By Fox Doucette
There is a new sheriff in town at 122 pounds. Cuban amateur legend Guillermo Rigondeaux (9-0, 7 KOs) controlled the pace of the fight before stopping, now-former WBA junior featherweight titlist, Rico Ramos (20-1, 11 KOs) in the sixth round by a stoppage that carries with it controversy reminiscent of another recent high-profile fight refereed by Joe Cortez, namely the Mayweather-Ortiz “protect yourself at all times” circus from last September. Meanwhile on the undercard, viewers were treated to two highly entertaining fights both ending in seventh-round stoppages; Matthew Villanueva (7-0-1, 7 KOs) showed his power over Michael Ruiz Jr. (8-2-1, 3 KOs) and Joel Diaz (7-0, 6 KOs) stopped Guy Robb (7-1, 3 KOs.)
The main event featured something you never want to hear in a championship fight. The crowd booed; scattered boos at first starting in the third round becoming a loud and lusty chorus of disdain and catcalls by the end of the fifth. Rigondeaux, the Cuban, was content to box on the outside, pawing with his jab and occasionally throwing the straight left hand from the southpaw stance, while Rico Ramos fought less like a champion and more like someone who was legitimately afraid of his opponent after the challenger dropped him in the first round with one of those left hands.
Indeed, it looked like it was going to be a low-action cruise for Rigondeaux until, in round six, he caught Ramos with an uppercut while clearly holding him behind the head. Referee Joe Cortez did not give Ramos any time to recover from the foul, even though the champion was clearly hurt by the illegal punch. When Cortez called time in, Rigondeaux seized the opportunity and finished the job with a barrage of punches that put Ramos down for the ten count; while the knockout was a spectacular finish to an otherwise boring fight, the fact remains that it was facilitated by an illegal punch and a frankly amateurish performance by a so-called Hall of Fame referee. Hang your head in shame, Joe Cortez. That’s two fights in four months that you’ve screwed up.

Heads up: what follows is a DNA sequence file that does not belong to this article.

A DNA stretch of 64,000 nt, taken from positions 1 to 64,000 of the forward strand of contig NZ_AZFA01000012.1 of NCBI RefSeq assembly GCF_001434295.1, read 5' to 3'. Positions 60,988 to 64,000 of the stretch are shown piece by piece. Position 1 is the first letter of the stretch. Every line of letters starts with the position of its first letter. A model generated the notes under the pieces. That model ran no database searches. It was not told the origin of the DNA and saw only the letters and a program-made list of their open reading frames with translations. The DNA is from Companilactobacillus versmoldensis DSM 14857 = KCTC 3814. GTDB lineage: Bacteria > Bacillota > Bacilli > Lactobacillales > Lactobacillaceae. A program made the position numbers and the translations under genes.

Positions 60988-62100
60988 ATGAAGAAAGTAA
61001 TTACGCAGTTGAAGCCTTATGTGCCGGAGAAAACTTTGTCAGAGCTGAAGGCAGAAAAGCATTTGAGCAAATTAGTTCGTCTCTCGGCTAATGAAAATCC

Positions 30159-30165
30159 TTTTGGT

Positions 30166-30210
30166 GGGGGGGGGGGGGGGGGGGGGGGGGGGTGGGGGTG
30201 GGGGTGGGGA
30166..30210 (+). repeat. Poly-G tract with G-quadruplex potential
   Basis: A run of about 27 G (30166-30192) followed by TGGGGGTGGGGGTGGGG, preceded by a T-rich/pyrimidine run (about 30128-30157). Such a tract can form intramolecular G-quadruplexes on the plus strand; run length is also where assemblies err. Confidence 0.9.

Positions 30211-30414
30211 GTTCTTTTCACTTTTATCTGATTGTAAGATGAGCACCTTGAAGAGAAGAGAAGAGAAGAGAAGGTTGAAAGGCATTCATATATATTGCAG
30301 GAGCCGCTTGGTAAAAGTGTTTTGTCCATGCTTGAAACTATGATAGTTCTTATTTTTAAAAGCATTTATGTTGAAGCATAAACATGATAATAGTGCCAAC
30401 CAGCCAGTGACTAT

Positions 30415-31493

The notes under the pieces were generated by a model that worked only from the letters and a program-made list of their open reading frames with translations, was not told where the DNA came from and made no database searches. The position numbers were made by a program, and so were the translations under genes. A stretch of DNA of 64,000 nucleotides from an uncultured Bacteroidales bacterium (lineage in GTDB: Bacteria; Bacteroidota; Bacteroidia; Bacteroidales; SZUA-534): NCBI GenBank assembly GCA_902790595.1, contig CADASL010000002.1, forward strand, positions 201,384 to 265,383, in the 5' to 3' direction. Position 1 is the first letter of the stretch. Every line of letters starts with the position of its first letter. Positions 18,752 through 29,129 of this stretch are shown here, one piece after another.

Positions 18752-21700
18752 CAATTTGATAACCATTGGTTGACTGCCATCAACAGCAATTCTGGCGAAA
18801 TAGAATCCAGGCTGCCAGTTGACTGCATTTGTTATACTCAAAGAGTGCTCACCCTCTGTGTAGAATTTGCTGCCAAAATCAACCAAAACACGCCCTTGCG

The undercard was a blast to watch and fans should be happy that Showtime decided to make this a triple-header. Matthew Villanueva cemented his position as a genuine, honest-to-gods prospect at 115 pounds with a performance that showed power, conditioning, ring generalship, intimidation, an all-action style–everything fans should look for in a fighter. Michael Ruiz Jr. was in over his head and that became painfully apparent almost from the opening bell. Villanueva dropped Ruiz in the second round, kept the pressure up throughout the fight, and was rewarded by referee Russell Mora with a stoppage in the seventh. This was Villanueva’s first fight against anyone with even a halfway decent record and he passed the test with flying colors, dominating on national television on only a week’s notice. This also proved that he can go more than three rounds (his previous longest fight, a technical draw due to an accidental headbutt in his last fight), which augurs well for his future as more than just a knockout artist, should a fighter with a strong chin give him rounds down the road.
In the second undercard fight, Guy Robb and Joel Diaz gave us a back-and-forth thriller that featured Showtime’s commentators (Al Bernstein, Steve Farhood, and super middleweight champ Andre Ward) asking the question “well, whose turn is it to get hurt this round?” Robb dropped Diaz in the second, Diaz dropped Robb twice in the fourth, and both men were on the defensive and on the attack in equal, alternating (and occasionally simultaneous) measure. This fight turned into two young guys just throwing bombs at each other, and it was a shame to see it end when referee Vic Drakulich stepped in for a quick hook in the seventh with Guy Robb on the ropes. The commentators correctly pointed out that Robb had earned the right to fight his way out of that situation, but tellingly Robb gave little argument when Drakulich stepped in front of him to wave the fight off.
A title changed hands, a potential star was born in the opener, and the middle fight gave fans a slugfest. Can’t ask for much more than that from a night of boxing. Kudos to Showtime and the matchmakers at Goossen Tutor Promotions for putting on a show to remember; when boxing gets it right, it is very sweet indeed.
Next week, your friendly neighborhood commentator is back on his regular beat covering ESPN’s weekly Friday Night Fights show; stay tuned to The Boxing Tribune for a complete preview and recap of that event.
Fox Doucette covers Friday Night Fights for The Boxing Tribune. His weekly column, The Southpaw, appears on Thursdays. Subscribe to the Greatest Show in Social Media at facebook.com/MysteryShipRadio. Fan mail, hate mail, and fair-but-firm agreement that Joe Cortez should not be reffing title fights can be sent to email@example.com.